Ohioans Brace for the Fiscal Cliff
Jim Komos is with Ciuni and Panichi, an accounting firm in Beachwood. He says helping clients get their money in order for next year -- it’s been a challenge, to say the least.
KOMOS: “It’s difficult. It’s rolling a dice. But you do know things will probably be higher next year. They have to be.”
Those "things" are taxes. The rich will pay more.
KOMOS: “The top wage-earners, or the top two brackets will be hit the most...They could see up to a 10 percent increase...And that is a 10 percent increase in the actual tax they pay, and not an increase in the rate itself.”
Income tax rates, estate taxes, taxes on dividends and the sale of stock -- all will go up. And you won’t have to be wealthy anymore to get hit by the Alternative Minimum Tax. Plus, Social Security payroll taxes will jump two percent for everyone as a three year tax “holiday” ends. That alone will cut the average worker’s take-home pay by a $1,000 a year.
BEGALA: “That two percent kept money in our paychecks, put some money back in and played a significant role in the economic recovery.”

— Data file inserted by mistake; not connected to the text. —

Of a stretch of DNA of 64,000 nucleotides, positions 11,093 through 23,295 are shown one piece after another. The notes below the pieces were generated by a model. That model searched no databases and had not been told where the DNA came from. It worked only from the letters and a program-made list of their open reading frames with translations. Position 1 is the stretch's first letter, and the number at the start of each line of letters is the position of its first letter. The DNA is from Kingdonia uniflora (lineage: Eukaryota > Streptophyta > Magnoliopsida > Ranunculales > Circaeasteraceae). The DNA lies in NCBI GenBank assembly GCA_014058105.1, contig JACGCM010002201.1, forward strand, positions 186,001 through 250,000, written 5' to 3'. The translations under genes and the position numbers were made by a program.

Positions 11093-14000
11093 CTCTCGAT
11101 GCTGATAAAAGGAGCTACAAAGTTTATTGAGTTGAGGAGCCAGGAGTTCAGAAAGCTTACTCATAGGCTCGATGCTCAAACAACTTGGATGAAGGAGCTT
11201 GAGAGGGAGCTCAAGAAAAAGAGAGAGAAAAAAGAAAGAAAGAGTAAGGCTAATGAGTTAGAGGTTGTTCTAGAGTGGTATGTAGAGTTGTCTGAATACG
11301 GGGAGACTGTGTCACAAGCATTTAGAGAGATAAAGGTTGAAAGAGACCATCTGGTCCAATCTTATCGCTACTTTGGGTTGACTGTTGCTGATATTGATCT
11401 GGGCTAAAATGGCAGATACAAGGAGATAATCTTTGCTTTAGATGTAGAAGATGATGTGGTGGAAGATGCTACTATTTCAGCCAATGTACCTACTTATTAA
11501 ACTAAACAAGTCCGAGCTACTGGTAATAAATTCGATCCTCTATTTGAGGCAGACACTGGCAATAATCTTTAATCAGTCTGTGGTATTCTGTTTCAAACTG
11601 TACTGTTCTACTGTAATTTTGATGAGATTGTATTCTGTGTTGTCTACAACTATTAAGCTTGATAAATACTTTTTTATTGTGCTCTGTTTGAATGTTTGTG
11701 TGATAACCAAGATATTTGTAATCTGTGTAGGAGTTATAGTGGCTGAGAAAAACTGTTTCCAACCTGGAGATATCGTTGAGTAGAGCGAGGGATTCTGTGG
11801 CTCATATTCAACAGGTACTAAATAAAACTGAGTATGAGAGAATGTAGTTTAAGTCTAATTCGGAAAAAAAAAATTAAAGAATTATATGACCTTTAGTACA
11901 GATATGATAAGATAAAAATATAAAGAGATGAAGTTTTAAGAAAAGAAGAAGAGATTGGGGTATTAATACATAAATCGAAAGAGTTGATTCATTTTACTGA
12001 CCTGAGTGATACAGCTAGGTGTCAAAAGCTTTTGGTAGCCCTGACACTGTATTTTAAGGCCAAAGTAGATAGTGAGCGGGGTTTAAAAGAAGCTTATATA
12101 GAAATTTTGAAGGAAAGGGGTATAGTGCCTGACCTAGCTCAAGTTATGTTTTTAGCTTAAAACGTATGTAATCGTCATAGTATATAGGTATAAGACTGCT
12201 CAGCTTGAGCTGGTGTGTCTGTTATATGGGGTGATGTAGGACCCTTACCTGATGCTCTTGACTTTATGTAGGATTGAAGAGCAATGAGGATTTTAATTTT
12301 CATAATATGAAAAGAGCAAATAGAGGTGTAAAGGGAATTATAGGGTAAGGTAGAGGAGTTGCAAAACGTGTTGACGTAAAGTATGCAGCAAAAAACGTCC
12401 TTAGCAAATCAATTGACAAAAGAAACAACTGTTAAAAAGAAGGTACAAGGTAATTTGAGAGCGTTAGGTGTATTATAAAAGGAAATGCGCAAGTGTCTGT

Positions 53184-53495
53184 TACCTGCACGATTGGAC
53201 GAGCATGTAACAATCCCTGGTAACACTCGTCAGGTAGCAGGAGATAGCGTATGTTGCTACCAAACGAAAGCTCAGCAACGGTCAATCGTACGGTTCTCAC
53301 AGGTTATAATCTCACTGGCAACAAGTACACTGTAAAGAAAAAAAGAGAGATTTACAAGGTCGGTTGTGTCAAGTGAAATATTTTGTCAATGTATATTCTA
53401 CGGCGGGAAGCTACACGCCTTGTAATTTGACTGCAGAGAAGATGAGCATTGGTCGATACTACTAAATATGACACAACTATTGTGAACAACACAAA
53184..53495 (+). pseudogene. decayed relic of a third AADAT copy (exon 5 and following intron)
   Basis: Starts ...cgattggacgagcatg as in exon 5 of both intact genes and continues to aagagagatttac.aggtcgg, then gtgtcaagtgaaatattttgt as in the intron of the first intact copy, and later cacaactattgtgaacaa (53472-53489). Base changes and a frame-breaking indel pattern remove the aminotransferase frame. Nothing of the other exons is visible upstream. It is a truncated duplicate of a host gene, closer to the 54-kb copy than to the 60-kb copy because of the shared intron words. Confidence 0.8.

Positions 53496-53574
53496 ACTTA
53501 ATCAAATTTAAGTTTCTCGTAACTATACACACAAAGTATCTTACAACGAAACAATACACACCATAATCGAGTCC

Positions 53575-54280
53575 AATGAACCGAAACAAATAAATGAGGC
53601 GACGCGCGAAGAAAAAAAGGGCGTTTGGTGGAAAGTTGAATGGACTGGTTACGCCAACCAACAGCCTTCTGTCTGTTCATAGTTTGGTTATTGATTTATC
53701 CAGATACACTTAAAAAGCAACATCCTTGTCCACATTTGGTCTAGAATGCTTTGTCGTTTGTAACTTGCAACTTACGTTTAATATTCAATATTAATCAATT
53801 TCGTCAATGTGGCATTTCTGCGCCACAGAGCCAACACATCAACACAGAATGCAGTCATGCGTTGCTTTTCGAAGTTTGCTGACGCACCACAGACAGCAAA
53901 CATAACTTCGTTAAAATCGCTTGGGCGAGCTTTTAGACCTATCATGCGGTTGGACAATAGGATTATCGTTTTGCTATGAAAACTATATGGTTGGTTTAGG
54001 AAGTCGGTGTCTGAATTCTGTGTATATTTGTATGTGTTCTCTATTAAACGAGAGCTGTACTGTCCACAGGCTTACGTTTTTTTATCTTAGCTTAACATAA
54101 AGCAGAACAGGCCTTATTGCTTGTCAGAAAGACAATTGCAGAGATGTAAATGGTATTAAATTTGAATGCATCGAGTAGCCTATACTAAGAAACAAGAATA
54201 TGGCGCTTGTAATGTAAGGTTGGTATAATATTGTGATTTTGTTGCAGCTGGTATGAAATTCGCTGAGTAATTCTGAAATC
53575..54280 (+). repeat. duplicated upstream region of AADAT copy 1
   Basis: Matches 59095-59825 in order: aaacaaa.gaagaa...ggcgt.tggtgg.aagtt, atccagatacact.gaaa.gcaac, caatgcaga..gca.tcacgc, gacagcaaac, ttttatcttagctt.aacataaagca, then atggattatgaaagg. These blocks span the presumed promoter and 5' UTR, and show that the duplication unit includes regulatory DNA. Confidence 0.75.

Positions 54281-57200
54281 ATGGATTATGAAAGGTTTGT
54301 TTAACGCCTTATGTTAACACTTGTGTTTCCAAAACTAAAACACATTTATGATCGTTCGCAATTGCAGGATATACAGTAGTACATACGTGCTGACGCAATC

That’s John Begala, the director of the Center for Community Solutions. Ohio may lose $312.6 million in federal payments next year when automatic spending cuts activate, according to the state Legislative Service Commission. Those cuts would largely hit funding for education and health programs. Some low-income families could lose access to Head Start. Begala says that would affect about 5,000 kids in Ohio.
BEGALA: “It’s an investment in the future, given that most of these kids are at risk in some manner or another. That is penny-wise and pound-foolish.”
There will be defense spending cuts, and extended unemployment benefits could also get the ax. But while there will be cuts in Medicare payments to hospitals, the biggest social safety-net programs are exempt from automatic cuts triggered by the fiscal cliff -- so Social Security, Medicaid and food stamps won’t be affected.